With the 2015 Paris Climate Change summit due to get underway at the time of writing, there seems to be increasing optimism that an agreement will be reached. The implications of any deal for New Zealand’s energy sector are yet to be seen, but a strong deal could increase the push towards renewable generation and also towards electric vehicles – in other words, accelerate trends we are already seeing.
Broadly we see the electricity sector being transformed from a top-down centralised system to one that is much more interactive, but also decentralised and fragmented. We expect that growth will become more dependent on innovation, with success coming to those companies that use innovative technologies, services and business models to gain competitive advantage.
A live issue is whether electricity prices send the right signals for consumers to encourage efficient energy use and decisions on investing in new technologies.
Energy transformation has not yet translated into significant political change or debate. The year has seen no major government policy shifts; the government seems content to monitor the market and to allow regulators to continue their initiatives. Labour Party leader Andrew Little has again indicated that the central buyer policy the party took to the last election will not be progressed, mainly because of its complexity.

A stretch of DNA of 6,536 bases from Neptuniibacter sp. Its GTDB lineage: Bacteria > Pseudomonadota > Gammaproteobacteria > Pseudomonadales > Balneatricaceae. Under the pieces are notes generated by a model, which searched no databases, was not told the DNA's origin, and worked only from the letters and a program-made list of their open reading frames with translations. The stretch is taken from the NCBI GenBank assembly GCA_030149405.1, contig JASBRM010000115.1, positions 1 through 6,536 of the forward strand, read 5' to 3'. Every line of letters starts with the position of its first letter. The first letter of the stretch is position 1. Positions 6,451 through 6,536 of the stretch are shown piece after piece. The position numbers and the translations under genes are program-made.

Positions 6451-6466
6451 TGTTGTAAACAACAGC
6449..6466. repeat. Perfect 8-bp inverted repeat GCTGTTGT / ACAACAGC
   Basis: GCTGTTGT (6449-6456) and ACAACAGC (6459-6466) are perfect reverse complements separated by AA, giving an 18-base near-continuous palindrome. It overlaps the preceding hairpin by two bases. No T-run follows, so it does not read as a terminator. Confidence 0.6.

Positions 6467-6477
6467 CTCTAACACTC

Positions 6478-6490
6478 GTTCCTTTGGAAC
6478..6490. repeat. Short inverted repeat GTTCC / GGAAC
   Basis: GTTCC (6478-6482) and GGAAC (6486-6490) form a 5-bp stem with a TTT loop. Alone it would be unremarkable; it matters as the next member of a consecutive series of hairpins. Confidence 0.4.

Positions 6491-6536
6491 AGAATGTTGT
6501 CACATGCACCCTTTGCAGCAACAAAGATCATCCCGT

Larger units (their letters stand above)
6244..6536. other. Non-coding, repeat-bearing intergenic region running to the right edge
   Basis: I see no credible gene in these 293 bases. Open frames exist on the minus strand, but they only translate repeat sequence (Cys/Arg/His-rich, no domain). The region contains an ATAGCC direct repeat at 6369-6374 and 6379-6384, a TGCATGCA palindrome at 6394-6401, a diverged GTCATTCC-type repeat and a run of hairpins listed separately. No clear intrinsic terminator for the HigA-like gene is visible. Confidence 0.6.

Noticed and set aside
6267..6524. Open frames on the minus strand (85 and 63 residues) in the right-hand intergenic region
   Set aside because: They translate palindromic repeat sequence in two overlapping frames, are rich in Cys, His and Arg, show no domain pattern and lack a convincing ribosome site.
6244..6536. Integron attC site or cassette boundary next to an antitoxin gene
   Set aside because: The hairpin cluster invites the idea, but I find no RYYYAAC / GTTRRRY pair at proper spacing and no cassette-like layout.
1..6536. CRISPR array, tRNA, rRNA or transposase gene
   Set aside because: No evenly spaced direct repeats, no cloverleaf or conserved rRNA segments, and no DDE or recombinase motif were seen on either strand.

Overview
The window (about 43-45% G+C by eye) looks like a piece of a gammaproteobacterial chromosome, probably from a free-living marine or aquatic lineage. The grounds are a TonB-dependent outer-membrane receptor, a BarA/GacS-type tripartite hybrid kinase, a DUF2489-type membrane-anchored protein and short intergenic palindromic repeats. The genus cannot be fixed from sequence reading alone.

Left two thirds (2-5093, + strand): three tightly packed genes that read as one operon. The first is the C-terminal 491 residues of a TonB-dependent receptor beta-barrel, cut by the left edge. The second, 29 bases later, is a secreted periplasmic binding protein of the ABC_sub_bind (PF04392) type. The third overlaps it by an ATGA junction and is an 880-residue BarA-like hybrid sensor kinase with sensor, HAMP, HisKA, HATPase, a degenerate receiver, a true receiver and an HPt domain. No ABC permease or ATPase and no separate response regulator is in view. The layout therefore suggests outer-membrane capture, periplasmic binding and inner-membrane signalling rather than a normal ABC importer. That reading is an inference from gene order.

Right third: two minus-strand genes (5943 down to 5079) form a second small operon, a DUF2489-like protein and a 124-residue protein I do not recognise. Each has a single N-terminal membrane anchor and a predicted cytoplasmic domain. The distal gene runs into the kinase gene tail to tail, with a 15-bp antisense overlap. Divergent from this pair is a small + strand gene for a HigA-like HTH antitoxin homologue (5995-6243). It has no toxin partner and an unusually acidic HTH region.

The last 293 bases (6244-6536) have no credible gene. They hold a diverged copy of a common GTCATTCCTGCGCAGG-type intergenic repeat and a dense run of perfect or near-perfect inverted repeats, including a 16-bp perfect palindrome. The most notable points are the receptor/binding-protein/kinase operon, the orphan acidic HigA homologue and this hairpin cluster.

Major gas transaction
In November, the largest gas transaction in the past decade took place, with Vector selling its gas distribution business, excluding Auckland, and its gas transmission business to First State Funds for $952.2 million. Maui Development has also put its gas transmission pipeline up for sale, raising the prospect that the two regulated gas transmission pipelines could be owned by the same party, which could deliver real efficiencies in the gas sector.
The regulatory cycle of reviews for sectors regulated under Part 4 of the Commerce Act continues. The focus in 2015 and 2016 is the statutory review of the Input Methodologies, which is due to be completed in December 2016. The Input Methodologies are the rules that underpin the Commerce Commission’s decisions on the prices that regulated companies can charge consumers and so directly affect the prices of electricity and gas. Key issues for debate are whether the regulatory settings remain appropriate in the face of technology change in the electricity sector and whether regulated companies should bear the risk of losing revenues due to changes in demand.
Overall, the current review has demonstrated that the Part 4 regime is now reasonably well established – most issues on the table can be seen as incremental improvements to tackle particular issues, not wholesale changes to the regulatory landscape. This should help regulated companies and consumers have more certainty regarding how the regulations will operate and be applied.
Pricing is the other big regulatory issue facing the electricity sector, with the Electricity Authority considering reforms to the Transmission Pricing Methodology and distribution pricing structures. These issues are complex and any changes could have wide-reaching implications.
Any reforms to distribution pricing will take time to develop, consult on and implement and this needs to be allowed for. The low-user fixed charge regulations are a barrier to reform as they impede the ability of energy companies to introduce efficient prices, particularly prices that encourage demand response. They are also poorly targeted – they tend to benefit consumers who use less electricity than average, but these consumers are not necessarily those on lower incomes.